In a game, we usually don't want collisions to be processed eventually — we want them processed now. We have hard time constraints: we want to integrate all object motion forward one time step, detect and resolve collisions, all in time to render the next frame, so that we don't render two objects wedged halfway through each other while waiting for the detection and resolution thread to get back to us.
Similarly, ensuring the collision results are up-to-date this frame lets us begin playing impact sound effects immediately, so they don't sound delayed and disconnected from the objects' motion, as well as triggering gameplay state changes like dealing damage or spawning impact VFX.
So the usual "put it on its own thread and let it run asynchronously" strategy we might use for other processor-intensive work is not a great fit here. We'd need to almost immediately wait on the final results from that thread to do the next step of our gameplay updates anyway.
If the main thread is stuck waiting on these results before it can kick off rendering, then it might as well be the one computing those results. Just putting that work on another thread doesn't make it go faster, and you'd want to explore algorithmic optimizations instead.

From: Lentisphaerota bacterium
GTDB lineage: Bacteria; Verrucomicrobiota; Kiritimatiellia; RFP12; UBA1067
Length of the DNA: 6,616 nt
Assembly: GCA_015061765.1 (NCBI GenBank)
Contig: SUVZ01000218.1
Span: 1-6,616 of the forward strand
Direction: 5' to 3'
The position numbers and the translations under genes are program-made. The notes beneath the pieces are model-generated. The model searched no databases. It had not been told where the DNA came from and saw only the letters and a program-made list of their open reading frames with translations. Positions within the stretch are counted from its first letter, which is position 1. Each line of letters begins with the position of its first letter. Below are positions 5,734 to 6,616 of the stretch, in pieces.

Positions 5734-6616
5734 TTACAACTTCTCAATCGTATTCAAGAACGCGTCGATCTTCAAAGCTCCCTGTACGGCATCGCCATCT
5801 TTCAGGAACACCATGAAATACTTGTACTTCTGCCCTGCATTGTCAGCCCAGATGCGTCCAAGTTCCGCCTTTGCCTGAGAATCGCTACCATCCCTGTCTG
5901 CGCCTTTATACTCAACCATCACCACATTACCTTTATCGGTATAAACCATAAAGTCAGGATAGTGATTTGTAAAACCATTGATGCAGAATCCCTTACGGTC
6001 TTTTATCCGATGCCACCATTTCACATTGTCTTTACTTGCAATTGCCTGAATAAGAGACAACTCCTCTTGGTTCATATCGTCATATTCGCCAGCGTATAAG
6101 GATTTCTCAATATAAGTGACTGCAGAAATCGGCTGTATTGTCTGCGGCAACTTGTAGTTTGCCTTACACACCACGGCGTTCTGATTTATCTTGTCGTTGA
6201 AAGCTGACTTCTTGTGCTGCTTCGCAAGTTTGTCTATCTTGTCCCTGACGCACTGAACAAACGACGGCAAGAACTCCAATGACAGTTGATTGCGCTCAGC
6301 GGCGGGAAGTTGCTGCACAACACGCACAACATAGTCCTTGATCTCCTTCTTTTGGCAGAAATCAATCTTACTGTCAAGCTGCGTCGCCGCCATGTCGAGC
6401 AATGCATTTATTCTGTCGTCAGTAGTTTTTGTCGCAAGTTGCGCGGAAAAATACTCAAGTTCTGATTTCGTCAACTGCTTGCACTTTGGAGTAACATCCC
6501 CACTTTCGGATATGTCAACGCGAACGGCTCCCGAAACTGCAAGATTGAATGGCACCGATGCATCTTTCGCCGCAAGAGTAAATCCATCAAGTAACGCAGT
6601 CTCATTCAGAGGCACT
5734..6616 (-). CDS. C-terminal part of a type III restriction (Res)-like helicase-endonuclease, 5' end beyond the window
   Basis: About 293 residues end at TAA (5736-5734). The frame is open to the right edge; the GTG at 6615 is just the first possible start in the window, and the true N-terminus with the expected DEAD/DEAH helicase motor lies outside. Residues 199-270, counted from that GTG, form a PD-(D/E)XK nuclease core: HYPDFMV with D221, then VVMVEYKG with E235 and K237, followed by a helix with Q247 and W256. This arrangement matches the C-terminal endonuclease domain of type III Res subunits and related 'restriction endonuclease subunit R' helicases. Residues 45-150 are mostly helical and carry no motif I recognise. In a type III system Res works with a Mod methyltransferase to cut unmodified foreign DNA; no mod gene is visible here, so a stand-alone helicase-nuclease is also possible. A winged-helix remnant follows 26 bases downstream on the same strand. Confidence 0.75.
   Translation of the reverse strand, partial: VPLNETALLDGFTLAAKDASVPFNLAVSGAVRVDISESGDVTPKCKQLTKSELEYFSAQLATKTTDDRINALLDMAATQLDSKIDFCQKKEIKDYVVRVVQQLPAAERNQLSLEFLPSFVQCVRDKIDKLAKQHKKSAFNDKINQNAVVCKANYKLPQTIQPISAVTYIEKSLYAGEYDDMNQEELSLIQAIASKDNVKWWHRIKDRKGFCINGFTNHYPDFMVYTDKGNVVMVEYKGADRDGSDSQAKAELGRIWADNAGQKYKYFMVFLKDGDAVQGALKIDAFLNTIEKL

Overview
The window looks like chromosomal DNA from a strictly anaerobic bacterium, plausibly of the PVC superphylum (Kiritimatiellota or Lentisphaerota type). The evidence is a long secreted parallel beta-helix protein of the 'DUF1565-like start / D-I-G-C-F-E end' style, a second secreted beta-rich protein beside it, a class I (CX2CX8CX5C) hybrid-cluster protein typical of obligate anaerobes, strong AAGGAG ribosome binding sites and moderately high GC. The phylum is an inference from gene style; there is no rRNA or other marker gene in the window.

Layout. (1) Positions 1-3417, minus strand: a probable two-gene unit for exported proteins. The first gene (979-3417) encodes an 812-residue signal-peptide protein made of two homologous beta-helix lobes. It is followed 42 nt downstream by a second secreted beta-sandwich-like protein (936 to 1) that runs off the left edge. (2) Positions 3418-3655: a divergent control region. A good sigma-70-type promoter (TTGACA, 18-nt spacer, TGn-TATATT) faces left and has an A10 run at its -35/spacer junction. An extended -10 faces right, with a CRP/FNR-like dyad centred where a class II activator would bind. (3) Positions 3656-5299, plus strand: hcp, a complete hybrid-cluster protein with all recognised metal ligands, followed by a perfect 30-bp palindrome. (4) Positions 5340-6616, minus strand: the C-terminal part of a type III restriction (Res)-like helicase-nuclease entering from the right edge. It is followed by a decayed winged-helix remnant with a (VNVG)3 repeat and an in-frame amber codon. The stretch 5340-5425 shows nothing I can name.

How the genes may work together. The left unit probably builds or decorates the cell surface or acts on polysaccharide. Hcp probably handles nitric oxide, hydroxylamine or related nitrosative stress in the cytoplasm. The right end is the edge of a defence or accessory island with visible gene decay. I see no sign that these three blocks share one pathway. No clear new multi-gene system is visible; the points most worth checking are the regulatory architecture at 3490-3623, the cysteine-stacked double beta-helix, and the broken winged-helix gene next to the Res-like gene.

That is, unless you have a large volume of other work that does not depend on collision info or object positions/orientations/velocities that you can schedule in between handing off to the collision-checking thread and retrieving the results. But often, most of the heavy work in a game depends on these kinds of transformation or movement properties. So if you have work that's the exception to this rule, it might make more sense to offload that work to the other thread, keeping the mainline dependency of object transformations simpler (and cache-resident).
Threading of bulk work in games is increasingly moving toward "job system" approaches, where instead of one long-lived thread devoted to each system/process, with queues or locks coordinating between them, we have a pool of general-purpose worker threads. As we process each system, we divide up its work into hundreds of work units to divide between the worker threads like a parallel-for, then wait on the results before farming out jobs for the next dependent system. This looks less like two threads running in parallel, and more like a braid or rope of sequential update phases that fans out wide for each phase and knots back together at dependency links between phases.
For instance, you could have a collision broadphase job that detects sectors of your world with potentially colliding objects, and divides them into islands. Then you can farm out each island to the worker thread pool to process, then collate the results for your subsequent gameplay update and rendering jobs.
Now you don't have one thread computing all your collisions before you can do the next step, but a group of threads each computing just a subset of your collisions, reducing the start-to-finish latency.
This strategy also scales better to hardware with different numbers of threads available, vs. having a single collision thread that runs just as slow on a 32-thread chip as on a 2-thread.